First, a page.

Automation of Analysis Model Creation

Award Information
Agency:
Department of Defense
Branch
Navy
Amount:
$70,000.00
Award Year:
2006
Program:
STTR
Phase:
Phase I
Contract:
N00014-06-M-0215
Award Id:
77988
Agency Tracking Number:
N064-018-0022
Solicitation Year:
n/a
Solicitation Topic Code:
n/a
Solicitation Number:
n/a
Small Business Information
17 Merchant Street, American Fork, UT, 84003
Hubzone Owned:
N
Minority Owned:
N
Woman Owned:
N
Duns:
174229927
Principal Investigator:
Karl Merkley
Senior Engineer
(801) 756-1972
karl@csimsoft.com
Business Contact:
Randy Morris
Director
(801) 756-1972
randy@csimsoft.com
Research Institution:
UNIV. OF TEXAS AT AUSTIN
Thomas J Hughes
ICES 1 University Station C020
Austin, TX, 78712
(512) 471-3312
Nonprofit college or university
Abstract
Traditional finite element methods require conversion of a CAD model into an alternate geometric representation called the finite element mesh. Tools like Cubit, developed at Sandia National Laboratories, have greatly reduced the time to mesh. However, it is still expensive to produce a complete analysis and difficult to have that analysis affect the design cycle in a timely manner. Our studies have shown that 80% of the modeling effort is spent modifying the geometry so that it can be meshed. In this proposal, we present a method called isogeometric analysis that eliminates the need for the traditional meshing portion of the model preparation. It utilizes the mathematical representation of the CAD model to create the analysis model. This proposal will specifically examine the modeling issues surrounding isogeometric analysis and the tools that are required to make this new analytical method usable in production design and analysis settings.BENEFITS: The size of the Computer Aided Design (CAD) industry is estimated at $5 - $10 billion, compared to $1 - $2 billion for the Computer Aided Engineering (CAE) industry. Only the best funded organizations can afford the time required to use CAE to its fullest extent because of the problems inherent in the current Design to Analysis (D2A) process. We believe the current D2A process is a growth inhibitor to the CAE industry. The approach outlined in this proposal would effectively eliminate the current problem and bottleneck inherent in today's process, that is, producing a usable mesh from an existing geometry in a timely manner. This is a potentially disruptive technology that could both displace current technologies and open new markets for the tools described in this proposal.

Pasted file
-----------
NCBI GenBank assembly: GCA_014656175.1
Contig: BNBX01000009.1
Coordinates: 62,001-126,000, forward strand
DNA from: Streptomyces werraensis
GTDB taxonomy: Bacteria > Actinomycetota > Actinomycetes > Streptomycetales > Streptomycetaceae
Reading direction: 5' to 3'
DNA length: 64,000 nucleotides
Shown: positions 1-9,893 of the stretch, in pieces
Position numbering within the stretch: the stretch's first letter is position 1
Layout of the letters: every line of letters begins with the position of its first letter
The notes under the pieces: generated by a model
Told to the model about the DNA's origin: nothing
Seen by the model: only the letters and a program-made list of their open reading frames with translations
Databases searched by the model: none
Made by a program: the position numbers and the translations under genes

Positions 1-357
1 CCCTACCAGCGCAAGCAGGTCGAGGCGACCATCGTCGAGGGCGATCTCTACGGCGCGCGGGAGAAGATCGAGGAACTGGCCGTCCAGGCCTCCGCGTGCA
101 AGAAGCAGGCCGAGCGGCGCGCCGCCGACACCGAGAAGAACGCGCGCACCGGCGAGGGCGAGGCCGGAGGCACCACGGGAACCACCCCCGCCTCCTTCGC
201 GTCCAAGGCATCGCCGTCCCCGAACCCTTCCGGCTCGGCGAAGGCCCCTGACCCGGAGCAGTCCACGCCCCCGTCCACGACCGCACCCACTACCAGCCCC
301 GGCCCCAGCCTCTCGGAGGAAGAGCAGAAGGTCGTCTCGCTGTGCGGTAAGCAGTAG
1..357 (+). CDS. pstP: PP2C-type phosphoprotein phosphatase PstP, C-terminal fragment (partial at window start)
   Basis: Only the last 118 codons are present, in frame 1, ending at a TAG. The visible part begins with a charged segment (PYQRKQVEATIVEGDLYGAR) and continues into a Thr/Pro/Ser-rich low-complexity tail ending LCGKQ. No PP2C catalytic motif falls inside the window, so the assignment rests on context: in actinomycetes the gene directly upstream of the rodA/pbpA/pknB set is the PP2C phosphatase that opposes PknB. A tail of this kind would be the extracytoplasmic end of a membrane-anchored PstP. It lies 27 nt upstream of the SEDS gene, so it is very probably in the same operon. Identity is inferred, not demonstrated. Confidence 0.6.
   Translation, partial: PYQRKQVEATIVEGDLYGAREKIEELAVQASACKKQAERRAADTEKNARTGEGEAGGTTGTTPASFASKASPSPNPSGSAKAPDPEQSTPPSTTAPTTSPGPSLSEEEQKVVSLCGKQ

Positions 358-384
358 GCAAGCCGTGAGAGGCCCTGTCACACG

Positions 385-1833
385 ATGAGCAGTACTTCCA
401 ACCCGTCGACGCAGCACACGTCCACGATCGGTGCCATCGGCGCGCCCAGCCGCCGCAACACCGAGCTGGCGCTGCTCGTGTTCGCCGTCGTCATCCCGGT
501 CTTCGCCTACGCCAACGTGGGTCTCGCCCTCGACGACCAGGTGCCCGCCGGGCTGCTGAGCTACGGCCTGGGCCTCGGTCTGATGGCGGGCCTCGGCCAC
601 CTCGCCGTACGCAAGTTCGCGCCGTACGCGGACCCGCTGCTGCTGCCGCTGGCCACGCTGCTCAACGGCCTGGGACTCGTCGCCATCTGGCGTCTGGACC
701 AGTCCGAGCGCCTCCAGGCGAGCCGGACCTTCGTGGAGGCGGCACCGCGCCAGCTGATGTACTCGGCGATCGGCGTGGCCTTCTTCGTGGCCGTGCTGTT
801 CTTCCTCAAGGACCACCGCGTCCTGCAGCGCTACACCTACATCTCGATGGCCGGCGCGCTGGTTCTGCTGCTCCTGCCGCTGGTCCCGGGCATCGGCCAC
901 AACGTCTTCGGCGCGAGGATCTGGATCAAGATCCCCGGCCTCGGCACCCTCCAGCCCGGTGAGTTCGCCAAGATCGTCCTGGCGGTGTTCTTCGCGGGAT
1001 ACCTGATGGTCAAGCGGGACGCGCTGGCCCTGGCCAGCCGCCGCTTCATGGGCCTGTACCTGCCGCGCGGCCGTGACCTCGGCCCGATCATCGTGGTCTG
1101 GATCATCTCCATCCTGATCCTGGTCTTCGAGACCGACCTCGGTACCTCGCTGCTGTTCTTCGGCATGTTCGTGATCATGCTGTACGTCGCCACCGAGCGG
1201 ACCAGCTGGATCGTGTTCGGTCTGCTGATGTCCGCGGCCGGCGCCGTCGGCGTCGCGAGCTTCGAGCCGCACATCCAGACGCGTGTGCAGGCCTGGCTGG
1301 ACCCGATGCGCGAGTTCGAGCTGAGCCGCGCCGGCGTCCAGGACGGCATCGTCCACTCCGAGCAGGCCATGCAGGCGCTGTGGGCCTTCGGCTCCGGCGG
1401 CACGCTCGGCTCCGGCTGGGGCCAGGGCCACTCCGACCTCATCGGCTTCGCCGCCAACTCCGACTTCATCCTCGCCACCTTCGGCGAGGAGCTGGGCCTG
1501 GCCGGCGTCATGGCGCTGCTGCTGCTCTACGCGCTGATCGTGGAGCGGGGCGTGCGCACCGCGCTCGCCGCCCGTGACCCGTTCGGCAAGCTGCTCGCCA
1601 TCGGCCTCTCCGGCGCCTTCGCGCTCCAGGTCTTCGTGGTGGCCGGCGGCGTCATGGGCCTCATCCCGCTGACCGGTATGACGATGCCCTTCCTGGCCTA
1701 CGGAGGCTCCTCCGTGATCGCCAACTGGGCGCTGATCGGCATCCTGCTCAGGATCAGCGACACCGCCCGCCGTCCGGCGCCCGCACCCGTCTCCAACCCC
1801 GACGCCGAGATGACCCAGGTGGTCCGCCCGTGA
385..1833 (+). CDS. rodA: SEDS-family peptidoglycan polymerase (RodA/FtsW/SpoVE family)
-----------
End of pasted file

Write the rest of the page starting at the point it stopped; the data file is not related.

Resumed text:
* information listed above is at the time of submission.

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